Dr. Cance will oversee clinical operations and research, while leading the UA Cancer Center’s efforts to renew its NCI Cancer Center Support Grant in 2020.
William Cance, MD, deputy director of the University of Arizona Cancer Center in Phoenix and a renowned oncology surgeon and physician-scientist, has been appointed interim director of the UA Cancer Center, effective July 1, 2019.
The appointment was made by UA Senior Vice President for Health Sciences Michael D. Dake, MD.
“Dr. Cance has made enormous strides in Phoenix and across the state to establish a culture of collaboration to advance cancer care and treatment,” Dr. Dake said. “His keen focus on collaboration will enhance programs, advance basic science, reduce disparities and elevate the UA Cancer Center’s reputation for excellence in service to our state.”
Dr. Cance, who joined the UA in October 2016, also is a professor in the Departments of Interdisciplinary Oncology, Pharmacology and Toxicology, and Surgery in the UA Colleges of Medicine and Pharmacy – Phoenix.
Dr. Cance succeeds Andrew Kraft, MD, who has stepped down as director of the UA Cancer Center, a position he held since September 2014. Dr. Kraft will remain at the center as associate director of research.
As interim director, Dr. Cance will oversee all clinical operations and research for the UA Cancer Center and will have a primary leadership role in the UA Cancer Center’s September 2020 submission for renewal of its five-year Cancer Center Support Grant (CCSG) through the National Cancer Institute (NCI).
“Our major focus over the next year will be on the CCSG renewal,” Dr. Cance said. “Across our programs, we will have formal strategic planning, strategic programmatic development and will be hiring new faculty in essential roles. We will also strengthen our efforts to implement innovative approaches in clinical cancer care by translating scientific progress into new ways to prevent, diagnose and treat cancer.”
The UA Cancer Center is one of 49 NCI Comprehensive Cancer Centers in the nation and is the only one based in Arizona. The UA Cancer Center first received Comprehensive Cancer Center status – the highest ranking given by the NCI – in 1990.
“The hallmark of a comprehensive cancer center is that you achieve a special level of excellence in your cancer programs,” Dr. Cance said.
“You have broad, deep research programs that translate to patient care, cancer prevention and control and have the ability to take science to patients. It is also essential that we collaborate across our different programs to have the maximal effects from our research efforts.”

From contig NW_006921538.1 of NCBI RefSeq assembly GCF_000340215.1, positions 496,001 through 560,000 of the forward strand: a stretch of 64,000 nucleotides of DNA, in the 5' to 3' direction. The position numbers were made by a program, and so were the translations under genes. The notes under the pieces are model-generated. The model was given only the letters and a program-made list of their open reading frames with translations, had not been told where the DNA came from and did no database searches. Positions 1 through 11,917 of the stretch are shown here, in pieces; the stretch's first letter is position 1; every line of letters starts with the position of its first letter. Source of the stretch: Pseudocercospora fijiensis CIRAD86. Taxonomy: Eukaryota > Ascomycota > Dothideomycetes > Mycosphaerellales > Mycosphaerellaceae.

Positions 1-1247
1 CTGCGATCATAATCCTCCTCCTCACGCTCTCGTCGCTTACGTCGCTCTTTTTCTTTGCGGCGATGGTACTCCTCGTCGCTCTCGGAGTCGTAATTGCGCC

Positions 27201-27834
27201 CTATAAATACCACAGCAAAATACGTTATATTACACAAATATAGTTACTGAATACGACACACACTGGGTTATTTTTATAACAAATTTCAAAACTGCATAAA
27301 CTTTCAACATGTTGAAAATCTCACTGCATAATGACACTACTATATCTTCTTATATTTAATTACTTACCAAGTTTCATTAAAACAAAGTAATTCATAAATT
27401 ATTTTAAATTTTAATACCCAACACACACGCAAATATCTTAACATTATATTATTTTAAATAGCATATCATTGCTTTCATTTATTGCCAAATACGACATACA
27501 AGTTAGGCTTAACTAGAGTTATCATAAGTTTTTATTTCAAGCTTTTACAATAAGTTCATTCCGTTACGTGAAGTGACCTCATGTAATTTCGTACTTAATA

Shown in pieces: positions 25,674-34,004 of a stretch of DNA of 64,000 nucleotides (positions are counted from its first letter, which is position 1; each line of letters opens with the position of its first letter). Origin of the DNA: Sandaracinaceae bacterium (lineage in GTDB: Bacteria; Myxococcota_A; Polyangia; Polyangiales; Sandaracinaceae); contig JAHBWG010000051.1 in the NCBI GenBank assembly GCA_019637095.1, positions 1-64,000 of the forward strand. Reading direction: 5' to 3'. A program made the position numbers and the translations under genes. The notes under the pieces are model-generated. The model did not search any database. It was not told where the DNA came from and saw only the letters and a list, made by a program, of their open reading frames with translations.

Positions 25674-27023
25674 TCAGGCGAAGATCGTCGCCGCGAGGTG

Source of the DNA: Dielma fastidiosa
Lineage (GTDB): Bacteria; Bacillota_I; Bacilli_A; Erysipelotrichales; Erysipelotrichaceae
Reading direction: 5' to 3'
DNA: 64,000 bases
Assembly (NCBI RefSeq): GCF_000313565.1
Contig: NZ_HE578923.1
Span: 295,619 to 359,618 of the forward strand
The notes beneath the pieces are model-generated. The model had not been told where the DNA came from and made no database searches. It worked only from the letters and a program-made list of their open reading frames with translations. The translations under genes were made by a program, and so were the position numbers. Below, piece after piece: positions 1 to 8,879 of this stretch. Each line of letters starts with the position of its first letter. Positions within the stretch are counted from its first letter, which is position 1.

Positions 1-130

One of the key mandates that the UA Cancer Center must satisfy for its CCSG renewal is to address the cancer burden in an identified “catchment area.” For the UA Cancer Center, that encompasses the entire state of Arizona.
“It’s really about the people of Arizona,” Dr. Cance said. “We have to show we're making progress and meaningful contributions to the people in our communities.”
The UA Cancer Center has dozens of research and educational offices throughout the state, including primary locations in Tucson and Phoenix. Dr. Cance will balance his time with researchers, staff and health-professions students at both locations.
Dr. Cance is the principal investigator on a 25-year R01 grant from the National Cancer Institute focusing on focal adhesion kinase (FAK), a therapeutic target in cancer. He has been awarded numerous other NCI and National Institutes of Health grants, as well as funding from the American Cancer Society, the Susan G. Komen Breast Cancer Foundation and the U.S. Department of Defense. He has served on the NCI Board of Scientific Counselors and is a member of NCI Subcommittee F, which focuses on institutional training and education. His cancer focus and expertise includes thyroid cancer, parathyroid disease and soft tissue sarcoma. He is board-certified in general surgery.
“I believe in empowering people to do the things they do best,” Dr. Cance said. “Then it is my job as interim director to support them, to bring resources into the UA Cancer Center. We have to try to work all avenues to increase support from the state, federal and philanthropic levels.”
Dr. Cance received his medical degree from Duke University; completed his residency in general surgery at Barnes Hospital/Washington University School of Medicine and a fellowship in surgical oncology at Memorial Sloan Kettering Cancer Center.